Author’s Vision of a Future Beijing Looks to China’s Present

Karoline Kan and Javier Hernandez
New York Times
Meet Hao Jingfang, author of "Folding Beijing,” the science-fiction novelette that beat out Stephen King to win a Hugo Award. ...

A New Literary Genre Critiques the Scariest Part of Life in China: Reality

Adrienne Matei
Quartz
Enter chaohuan, the "ultra-unreal"...

Culture

04.19.16

A Newly Translated Book Revisits Japan and China’s Wartime History

Karen Ma
Award-winning screenwriter and author Geling Yan has written more than 20 novels and short story collections about China, many adapted to film or TV, including Coming Home and The Flowers of War, both of which became feature films directed by Zhang...

China: Novelists Against the State

Perry Link from New York Review of Books
Can writers help an injured society to heal? Did Ōe Kenzaburō, who traveled to Hiroshima in 1963 to interview survivors of the dropping of the atomic bomb on that city eighteen years earlier, and then published a moving book called Hiroshima Notes,...

Media

06.02.15

Top Chinese Authors Show Up at Book Expo, but Where Are the Readers?

Zhang Xiaoran
Last week, 20,000 publishers convened in New York’s Javits Center for BookExpo America (BEA), the publishing industry’s annual trade show. Among their ranks was a delegation from China 500 strong, attending the convention in the capacity of “guest...

Culture

06.01.15

Chinese Writers and Chinese Reality

Ouyang Bin
My first encounter with Liu Zhenyun was in 2003. At the time, cell phones had just become available in China and they were complicating people’s relationships. I witnessed a couple break up because of the secrets stored on a phone. I watched people...

Culture

08.26.14

Healthy Words

Alec Ash
In 1902, Lu Xun translated Jules Verne’s From the Earth to the Moon into Chinese from the Japanese edition. Science fiction, he wrote in the preface, was “as rare as unicorn horns, which shows in a way the intellectual poverty of our time.” Not any...

China of My Mind

Virginia Pye
New York Times
When I tell people that I have recently published a novel set in China, one of the first questions they ask is whether I’ve been there. My response seems to be a letdown.

Crime With Chinese Characteristics

Ilaria Maria Sala
Wall Street Journal
A review of “The Civil Servant’s Notebook,” the first book by popular novelist Wang Xiaofang to be translated into English. 

An Honest Writer Survives in China

Ian Johnson from New York Review of Books
A little over a year ago, I went with the Chinese writer Yu Hua to his hometown of Hangzhou, some one hundred miles southwest of Shanghai, and realized that his bawdy books might not be purely fictional; their characters and situations seemed to...

Fu Manchu Returns

Jeffrey Wasserstrom
Wall Street Journal
Fear of China is back. But it's a nebulous fear, and this creates both an opportunity and an obstacle for the male and female anti-heroes of Christopher Buckley's latest look at the surreal world of lobbyist, the uneven but occasionally...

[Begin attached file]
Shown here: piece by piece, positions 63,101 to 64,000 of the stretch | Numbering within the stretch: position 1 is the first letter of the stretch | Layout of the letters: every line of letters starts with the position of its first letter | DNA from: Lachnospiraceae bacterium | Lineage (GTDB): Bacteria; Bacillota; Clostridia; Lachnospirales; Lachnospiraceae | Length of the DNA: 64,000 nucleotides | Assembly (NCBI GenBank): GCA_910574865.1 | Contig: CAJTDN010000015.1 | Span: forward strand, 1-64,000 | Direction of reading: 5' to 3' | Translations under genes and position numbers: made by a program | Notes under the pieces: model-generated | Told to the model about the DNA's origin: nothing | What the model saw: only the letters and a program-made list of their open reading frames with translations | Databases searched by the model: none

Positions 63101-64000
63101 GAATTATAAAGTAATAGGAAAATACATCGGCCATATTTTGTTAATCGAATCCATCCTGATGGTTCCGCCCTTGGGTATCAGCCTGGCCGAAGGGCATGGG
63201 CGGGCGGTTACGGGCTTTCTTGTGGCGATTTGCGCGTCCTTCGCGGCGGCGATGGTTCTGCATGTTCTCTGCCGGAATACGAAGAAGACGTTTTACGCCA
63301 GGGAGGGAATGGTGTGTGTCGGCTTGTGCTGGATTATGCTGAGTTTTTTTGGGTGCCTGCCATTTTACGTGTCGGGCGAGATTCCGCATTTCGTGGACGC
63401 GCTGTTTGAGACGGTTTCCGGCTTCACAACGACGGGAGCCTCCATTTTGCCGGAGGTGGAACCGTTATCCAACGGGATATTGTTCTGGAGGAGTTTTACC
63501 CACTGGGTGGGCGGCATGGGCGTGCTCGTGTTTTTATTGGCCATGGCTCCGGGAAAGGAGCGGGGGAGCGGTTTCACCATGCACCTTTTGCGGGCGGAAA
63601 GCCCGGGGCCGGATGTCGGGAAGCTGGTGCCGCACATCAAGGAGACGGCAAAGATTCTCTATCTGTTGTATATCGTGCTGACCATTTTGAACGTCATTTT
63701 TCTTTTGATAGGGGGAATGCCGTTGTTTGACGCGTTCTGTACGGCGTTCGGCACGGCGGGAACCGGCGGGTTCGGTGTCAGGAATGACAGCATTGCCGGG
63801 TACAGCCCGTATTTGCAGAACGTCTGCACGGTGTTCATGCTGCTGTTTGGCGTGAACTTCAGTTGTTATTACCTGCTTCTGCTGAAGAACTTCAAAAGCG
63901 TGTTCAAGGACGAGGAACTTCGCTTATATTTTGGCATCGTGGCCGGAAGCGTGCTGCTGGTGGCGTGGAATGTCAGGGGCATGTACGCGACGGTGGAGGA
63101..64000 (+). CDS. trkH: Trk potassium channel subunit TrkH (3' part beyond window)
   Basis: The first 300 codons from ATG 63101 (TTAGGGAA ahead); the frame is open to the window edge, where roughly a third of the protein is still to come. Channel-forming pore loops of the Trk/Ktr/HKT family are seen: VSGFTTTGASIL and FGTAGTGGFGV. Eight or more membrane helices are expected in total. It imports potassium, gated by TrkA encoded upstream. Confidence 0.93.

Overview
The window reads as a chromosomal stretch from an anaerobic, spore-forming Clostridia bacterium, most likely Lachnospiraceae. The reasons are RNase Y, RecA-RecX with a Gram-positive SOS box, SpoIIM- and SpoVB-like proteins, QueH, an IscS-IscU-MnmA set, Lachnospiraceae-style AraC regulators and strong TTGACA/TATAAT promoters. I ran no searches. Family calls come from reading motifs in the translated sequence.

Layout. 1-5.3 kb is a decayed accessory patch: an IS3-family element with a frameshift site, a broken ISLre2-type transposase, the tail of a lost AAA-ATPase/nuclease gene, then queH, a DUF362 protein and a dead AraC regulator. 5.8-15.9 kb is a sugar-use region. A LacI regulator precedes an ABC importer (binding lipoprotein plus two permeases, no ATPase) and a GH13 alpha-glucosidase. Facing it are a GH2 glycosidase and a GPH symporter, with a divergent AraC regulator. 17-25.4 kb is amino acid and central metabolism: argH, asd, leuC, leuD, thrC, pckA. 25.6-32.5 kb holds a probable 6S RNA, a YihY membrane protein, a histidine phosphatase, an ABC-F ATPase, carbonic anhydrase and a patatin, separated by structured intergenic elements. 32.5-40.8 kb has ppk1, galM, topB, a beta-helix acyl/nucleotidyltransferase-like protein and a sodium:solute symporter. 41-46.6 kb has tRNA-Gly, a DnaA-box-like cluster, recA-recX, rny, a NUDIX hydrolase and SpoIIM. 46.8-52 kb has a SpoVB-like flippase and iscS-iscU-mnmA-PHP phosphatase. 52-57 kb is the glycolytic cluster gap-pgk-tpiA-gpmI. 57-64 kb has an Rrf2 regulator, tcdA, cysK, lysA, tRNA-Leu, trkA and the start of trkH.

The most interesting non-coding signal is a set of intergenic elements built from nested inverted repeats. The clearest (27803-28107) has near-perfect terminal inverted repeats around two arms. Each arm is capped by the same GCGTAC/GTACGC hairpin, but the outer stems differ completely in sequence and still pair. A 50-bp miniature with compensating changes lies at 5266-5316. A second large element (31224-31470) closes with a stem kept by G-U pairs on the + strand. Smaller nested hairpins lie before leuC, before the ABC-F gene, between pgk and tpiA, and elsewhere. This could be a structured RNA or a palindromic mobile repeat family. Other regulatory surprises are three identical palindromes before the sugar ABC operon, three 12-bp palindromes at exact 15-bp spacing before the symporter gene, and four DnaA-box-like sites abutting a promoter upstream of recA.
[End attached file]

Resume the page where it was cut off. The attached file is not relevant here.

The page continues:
Culture

07.02.12

Novelist Chan Koonchung on China’s ‘Lack of Trust’

Ilaria Maria Sala
“I started to think about this book in 2008, the year of the Beijing Olympics,” says Chan Koonchung of his dystopian novel Shengshi: Zhongguo 2013 (The Fat Years). “2008 was the beginning of a new chapter for China, which is when I realized I had a...

Culture

06.05.12

The Thinker

from Chutzpah!
The SunHe could still recall his feelings the first time he saw the Siyun Mountain Observatory thirty-four years ago, when the ambulance crossed the mountain ridge and the main peak appeared in the distance, its domed telescope roofs reflecting the...

Culture

04.21.12

A Gift from Bill Gates

from Chutzpah!
My name is Thousands (“Yiqianji”) and I’ve worked in all sorts of jobs. Most recently, I’ve been spending my time at home writing, and in my spare time, help my mother out picking vegetables. (With the recession, a good job’s hard to find.) Every...

Culture

04.21.12

A Pension Plan, a Story by Ha Jin

from Chutzpah!
It was said that Mr. Sheng suffered from a kind of senile dementia caused by some infarction in his brain. I was sure it was neither Parkinson’s nor Alzheimer’s, because I had learned quite a bit about both during my training to be a health aide. He...

Brutalized in China

Jonathan Mirsky from New York Review of Books
I often approach recent Chinese fiction, xiaoshuo, or “casual writing,” fearing that here again the author and publisher may be trying to cash in on Western curiosity—perhaps amazement—about the ways Chinese have sex, use drugs, can be gay, and even...

An Asian Star Is Born

Christian Caryl from New York Review of Books
Ian Buruma’s life would itself make a nice subject for a novel. His father was Dutch; his mother was British, from a family that emigrated from Germany in the nineteenth century; as an undergraduate in the Netherlands he focused on Chinese...

Casting a Lifeline

Francine Prose from New York Review of Books
Sixty pages or so into Ma Jian’s novel Beijing Coma, the hero, Dai Wei, is troubled by the memory of a harrowing anatomy lecture that he attended as a university student. Taught by “a celebrated cardiovascular specialist,” the class observed the...

East Is West

Ian Buruma from New York Review of Books
Chang-rae Lee has an extraordinary talent for describing violence. Here is his account of the gang rape and murder of a Korean sex slave (“comfort woman”) in a Japanese army camp during World War II:I ran up the north path by the latrines, toward...

Forever Jade

Jonathan D. Spence from New York Review of Books
A central crisis in modern Chinese letters has been caused by the need to take account of Western forms. Some writers adjusted eagerly to Western literature out of a sincere admiration for Western culture; some grudgingly, out of a total rejection...